About the lab
One of the main focuses of our research is the characterization of the extracellular matrix of yeast Candida albicans and Saccharomyces cerevisiae, with the identification of potential drug targets to treat Candida infections, as well as the establishment of S. cerevisiae as a model for extracellular matrix related pathologies. The other main project of our laboratory consists in the development of a humanized yeast model to be used as a valuable tool in theranostic.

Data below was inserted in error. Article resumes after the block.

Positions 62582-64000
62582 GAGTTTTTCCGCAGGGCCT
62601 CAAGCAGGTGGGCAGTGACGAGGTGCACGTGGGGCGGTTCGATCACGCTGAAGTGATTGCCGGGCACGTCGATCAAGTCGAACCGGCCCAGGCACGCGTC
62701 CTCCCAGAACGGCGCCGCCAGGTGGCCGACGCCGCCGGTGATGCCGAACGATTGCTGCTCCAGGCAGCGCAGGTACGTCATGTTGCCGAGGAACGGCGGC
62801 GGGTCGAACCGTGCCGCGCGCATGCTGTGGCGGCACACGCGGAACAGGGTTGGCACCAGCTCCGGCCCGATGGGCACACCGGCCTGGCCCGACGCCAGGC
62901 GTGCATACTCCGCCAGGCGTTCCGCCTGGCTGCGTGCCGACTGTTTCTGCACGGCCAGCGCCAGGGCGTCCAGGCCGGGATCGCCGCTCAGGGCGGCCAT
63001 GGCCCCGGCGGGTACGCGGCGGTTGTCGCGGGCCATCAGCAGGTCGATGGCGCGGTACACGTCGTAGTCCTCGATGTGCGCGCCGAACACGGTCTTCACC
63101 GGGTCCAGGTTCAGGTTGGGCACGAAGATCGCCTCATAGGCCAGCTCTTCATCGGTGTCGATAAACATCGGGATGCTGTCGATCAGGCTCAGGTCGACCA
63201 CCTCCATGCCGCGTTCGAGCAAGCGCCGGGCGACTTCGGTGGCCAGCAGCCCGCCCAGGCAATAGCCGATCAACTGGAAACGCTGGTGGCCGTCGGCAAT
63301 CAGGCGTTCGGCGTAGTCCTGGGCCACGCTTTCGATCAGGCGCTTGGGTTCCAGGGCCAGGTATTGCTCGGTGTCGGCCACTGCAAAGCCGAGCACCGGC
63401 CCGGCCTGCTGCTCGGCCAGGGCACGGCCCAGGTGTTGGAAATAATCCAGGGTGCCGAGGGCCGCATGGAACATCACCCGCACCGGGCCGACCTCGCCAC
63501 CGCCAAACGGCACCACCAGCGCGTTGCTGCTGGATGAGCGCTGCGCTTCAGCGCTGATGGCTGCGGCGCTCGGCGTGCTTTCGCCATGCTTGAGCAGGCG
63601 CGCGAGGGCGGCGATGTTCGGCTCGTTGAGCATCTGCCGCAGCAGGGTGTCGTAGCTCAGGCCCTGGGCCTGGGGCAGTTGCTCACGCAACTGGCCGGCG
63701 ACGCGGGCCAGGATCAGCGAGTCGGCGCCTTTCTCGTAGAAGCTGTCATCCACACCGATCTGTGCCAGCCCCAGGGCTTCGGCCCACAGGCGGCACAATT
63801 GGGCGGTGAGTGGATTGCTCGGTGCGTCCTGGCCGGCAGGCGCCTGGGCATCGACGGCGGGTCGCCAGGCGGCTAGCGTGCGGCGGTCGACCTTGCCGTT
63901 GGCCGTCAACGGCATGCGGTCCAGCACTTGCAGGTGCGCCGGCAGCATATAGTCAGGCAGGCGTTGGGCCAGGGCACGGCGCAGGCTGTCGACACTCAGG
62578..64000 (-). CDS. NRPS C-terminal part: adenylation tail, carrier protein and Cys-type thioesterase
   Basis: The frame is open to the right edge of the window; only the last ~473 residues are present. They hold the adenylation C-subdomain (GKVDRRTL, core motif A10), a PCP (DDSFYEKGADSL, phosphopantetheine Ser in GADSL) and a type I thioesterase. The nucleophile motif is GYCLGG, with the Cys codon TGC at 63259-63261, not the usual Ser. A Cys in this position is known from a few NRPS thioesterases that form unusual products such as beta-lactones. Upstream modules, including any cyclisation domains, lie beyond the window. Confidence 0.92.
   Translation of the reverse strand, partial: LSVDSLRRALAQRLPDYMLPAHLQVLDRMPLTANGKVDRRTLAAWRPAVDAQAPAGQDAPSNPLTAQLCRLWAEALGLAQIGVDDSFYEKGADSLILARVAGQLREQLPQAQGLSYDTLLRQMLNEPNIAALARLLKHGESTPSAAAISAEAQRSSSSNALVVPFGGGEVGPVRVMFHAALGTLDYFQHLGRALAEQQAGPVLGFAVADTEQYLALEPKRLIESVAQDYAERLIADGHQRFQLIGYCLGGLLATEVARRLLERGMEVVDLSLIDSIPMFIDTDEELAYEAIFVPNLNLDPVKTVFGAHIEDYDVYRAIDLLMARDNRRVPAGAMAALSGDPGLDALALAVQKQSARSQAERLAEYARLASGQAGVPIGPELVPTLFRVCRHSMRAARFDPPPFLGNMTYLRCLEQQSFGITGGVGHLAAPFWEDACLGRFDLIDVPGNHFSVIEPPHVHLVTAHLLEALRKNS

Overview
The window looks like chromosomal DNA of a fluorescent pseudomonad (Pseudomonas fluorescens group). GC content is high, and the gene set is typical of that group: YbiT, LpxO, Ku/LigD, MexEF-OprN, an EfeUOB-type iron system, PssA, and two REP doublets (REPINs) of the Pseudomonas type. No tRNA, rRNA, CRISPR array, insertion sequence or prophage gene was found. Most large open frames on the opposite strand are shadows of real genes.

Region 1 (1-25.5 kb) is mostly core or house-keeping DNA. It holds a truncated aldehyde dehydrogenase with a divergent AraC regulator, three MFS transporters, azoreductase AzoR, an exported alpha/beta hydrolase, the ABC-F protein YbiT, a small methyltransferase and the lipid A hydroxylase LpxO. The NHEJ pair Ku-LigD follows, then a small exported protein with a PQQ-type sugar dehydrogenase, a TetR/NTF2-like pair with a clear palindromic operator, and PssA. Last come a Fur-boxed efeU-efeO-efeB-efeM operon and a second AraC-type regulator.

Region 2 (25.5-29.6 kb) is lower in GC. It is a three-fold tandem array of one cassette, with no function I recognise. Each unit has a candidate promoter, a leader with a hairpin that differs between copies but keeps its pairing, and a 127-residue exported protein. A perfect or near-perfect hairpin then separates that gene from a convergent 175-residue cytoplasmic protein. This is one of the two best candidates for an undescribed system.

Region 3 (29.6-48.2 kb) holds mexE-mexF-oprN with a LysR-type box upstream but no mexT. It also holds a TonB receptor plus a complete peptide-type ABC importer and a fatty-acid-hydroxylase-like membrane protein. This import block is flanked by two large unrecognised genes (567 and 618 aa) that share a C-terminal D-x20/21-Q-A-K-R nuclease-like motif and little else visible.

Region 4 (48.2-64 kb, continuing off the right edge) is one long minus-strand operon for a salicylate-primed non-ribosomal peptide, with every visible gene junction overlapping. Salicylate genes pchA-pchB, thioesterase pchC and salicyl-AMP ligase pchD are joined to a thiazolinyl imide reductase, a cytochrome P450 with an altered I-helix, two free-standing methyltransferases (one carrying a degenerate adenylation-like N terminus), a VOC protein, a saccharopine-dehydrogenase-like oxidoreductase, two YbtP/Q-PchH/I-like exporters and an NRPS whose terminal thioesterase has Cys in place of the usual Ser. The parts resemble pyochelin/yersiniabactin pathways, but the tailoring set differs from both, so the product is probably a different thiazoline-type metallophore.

Human activities are threatening biodiversity in freshwaters leading to irreversible alterations in ecosystem processes. One of the most important processes for the functioning of small-forested streams is the decomposition of allochthonous plant litter, which constitutes the major source of nutrients and energy for freshwater food-webs. Microbial decomposers, namely fungi and bacteria, and invertebrate shredders play a critical role in this process by degrading plant material. In the Functional Ecology group we are mainly concerned with: 1) the impacts of global change (e.g. global warming, eutrophication, riparian diversity loss) on aquatic biodiversity and decomposition of plant litter in freshwaters; 2) the impacts of metals, PAHs and nanoparticles on freshwaters at the community-, population- and cellular-level, with focus on fungi and invertebrates; 3) the relationship between biodiversity and the functioning of detritus food-webs in freshwaters and 4) the application of molecular tools, such as denaturing gradient gel electrophoresis (DGGE), cloning and DNA barcoding to assess diversity of microbial decomposers on plant-litter decomposing in freshwaters.